Questions raised about preferential treatment after Bowers accident

Questions were raised Friday about preferential treatment, after a Thursday afternoon traffic incident involving Kathryn Bowers, which resulted in a DUI.  According to Bowers, she was driving to see her attorney when a truck hit the side mirror of her vehicle, and she pulled off on the side of the road.  Police did not give her a breathalyzer test or field sobriety test on the scene.

"She was transported from the scene in an ambulance," said Memphis Police spokesperson Sgt. Vince Higgins. "You can't do a breathalyzer when a person is incapacitated. You can't do a field sobriety when a person is incapacitated."

By phone, Bowers told Action News 5's Janice Broach she was not incapacitated, and she did not ask for an ambulance. Bowers was issued a misdemeanor citation for DUI and reckless driving.  Police investigators said it is not unusual to let a person go if it is clear the offense they got the citation for won't continue.  In this case, Bowers would not be driving. Vince Higgins says a relative drove Bowers home from The MED.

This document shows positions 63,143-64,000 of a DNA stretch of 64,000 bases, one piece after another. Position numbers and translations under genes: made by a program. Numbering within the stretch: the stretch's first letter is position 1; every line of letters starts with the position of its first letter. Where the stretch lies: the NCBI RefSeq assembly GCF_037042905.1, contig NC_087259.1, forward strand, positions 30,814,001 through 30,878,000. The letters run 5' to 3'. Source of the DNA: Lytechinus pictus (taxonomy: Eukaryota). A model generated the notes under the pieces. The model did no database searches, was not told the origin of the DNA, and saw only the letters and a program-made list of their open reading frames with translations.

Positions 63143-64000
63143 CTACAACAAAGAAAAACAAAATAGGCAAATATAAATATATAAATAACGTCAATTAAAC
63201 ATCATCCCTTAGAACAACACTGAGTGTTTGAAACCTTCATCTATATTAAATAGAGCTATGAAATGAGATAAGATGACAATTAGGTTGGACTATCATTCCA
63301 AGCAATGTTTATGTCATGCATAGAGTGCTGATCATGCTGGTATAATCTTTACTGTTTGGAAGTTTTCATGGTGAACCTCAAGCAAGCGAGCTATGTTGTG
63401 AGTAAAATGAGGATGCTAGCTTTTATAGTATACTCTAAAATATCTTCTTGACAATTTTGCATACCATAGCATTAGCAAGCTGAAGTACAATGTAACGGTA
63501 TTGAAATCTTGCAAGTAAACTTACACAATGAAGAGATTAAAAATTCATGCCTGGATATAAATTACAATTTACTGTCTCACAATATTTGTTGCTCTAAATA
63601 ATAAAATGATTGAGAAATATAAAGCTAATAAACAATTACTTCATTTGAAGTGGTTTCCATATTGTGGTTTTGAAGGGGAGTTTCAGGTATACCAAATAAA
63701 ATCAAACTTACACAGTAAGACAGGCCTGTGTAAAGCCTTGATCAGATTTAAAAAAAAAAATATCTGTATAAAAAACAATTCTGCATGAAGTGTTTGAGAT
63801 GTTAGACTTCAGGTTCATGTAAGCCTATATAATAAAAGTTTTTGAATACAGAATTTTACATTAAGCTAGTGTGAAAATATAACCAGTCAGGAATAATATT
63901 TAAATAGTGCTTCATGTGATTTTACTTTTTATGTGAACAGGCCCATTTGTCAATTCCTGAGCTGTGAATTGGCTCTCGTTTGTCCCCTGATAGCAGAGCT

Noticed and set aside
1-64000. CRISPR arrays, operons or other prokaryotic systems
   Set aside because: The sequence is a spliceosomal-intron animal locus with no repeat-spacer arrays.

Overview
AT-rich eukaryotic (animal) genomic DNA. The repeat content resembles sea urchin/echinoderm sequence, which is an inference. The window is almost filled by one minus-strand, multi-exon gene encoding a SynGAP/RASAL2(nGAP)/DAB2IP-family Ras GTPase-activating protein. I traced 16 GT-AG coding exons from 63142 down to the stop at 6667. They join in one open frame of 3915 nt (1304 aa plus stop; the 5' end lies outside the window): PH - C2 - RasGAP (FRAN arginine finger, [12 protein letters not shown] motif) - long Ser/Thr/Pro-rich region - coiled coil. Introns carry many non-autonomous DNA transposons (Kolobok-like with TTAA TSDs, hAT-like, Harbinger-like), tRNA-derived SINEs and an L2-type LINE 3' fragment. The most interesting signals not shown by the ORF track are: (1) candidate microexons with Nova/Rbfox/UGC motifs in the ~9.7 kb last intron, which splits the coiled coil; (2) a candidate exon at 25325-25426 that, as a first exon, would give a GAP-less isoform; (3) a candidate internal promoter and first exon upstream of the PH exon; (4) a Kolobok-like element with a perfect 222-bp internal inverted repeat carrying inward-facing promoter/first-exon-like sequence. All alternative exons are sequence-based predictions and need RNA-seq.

"She was treated like any other person would have been treated in the same circumstance," he said. "We were very keen about that. What I find strange is if we were to have taken her to jail, that would appear to be special treatment."

Bowers was taken by ambulance to The MED.  Questions arose about special treatment after the fire department ambulance driver backed up under an overhang, out of the view of television cameras, before taking Bowers into the hospital. Fire department officials would not comment on the incident because of federal laws protecting patients.

Bowers, whose resignation from the Tennessee State Senate was effective Friday, said she would like to get the DUI laws changed so that only people suspected of drinking would be issued a DUI.
She said she will fight the charges against her.